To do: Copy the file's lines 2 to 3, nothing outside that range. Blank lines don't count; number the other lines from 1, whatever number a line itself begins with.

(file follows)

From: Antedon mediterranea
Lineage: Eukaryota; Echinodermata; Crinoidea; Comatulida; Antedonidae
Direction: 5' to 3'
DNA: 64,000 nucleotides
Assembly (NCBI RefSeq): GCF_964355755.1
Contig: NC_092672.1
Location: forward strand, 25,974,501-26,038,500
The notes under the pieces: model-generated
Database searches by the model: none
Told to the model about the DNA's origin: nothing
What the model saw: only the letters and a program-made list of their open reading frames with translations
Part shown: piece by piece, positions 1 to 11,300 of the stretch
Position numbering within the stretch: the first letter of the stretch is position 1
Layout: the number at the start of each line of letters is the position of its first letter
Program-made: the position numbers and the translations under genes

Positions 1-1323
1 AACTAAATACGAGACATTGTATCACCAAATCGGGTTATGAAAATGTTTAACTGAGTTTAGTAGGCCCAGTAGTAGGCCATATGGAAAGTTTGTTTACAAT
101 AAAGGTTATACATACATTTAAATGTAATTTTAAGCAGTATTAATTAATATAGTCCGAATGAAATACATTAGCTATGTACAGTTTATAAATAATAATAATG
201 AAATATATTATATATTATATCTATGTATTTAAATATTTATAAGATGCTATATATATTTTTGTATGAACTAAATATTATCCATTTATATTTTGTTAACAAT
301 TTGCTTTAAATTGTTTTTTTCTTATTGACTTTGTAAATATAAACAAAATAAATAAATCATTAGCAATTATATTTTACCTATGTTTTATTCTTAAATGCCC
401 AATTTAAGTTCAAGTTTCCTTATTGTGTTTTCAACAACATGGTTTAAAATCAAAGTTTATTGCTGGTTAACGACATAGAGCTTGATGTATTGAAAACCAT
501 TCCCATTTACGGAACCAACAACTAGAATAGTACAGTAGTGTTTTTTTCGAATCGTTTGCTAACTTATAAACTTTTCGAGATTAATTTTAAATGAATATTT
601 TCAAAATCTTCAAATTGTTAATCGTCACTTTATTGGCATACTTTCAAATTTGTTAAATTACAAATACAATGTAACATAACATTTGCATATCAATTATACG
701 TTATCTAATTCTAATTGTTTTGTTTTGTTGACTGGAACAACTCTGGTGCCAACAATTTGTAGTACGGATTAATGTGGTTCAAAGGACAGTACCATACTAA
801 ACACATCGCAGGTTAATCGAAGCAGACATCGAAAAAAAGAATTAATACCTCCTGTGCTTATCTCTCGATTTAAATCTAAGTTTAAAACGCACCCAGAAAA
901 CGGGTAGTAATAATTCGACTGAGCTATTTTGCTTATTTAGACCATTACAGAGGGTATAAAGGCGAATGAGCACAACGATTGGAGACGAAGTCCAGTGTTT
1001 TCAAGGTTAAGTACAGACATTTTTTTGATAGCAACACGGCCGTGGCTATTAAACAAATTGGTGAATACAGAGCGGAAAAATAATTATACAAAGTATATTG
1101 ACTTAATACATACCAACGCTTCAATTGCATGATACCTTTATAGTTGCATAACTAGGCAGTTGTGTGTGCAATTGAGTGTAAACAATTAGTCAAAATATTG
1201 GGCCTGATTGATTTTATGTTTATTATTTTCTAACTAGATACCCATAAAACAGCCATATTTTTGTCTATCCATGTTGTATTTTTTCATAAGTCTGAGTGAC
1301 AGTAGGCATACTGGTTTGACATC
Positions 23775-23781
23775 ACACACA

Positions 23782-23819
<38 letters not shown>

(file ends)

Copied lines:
Lineage: Eukaryota; Echinodermata; Crinoidea; Comatulida; Antedonidae
Direction: 5' to 3'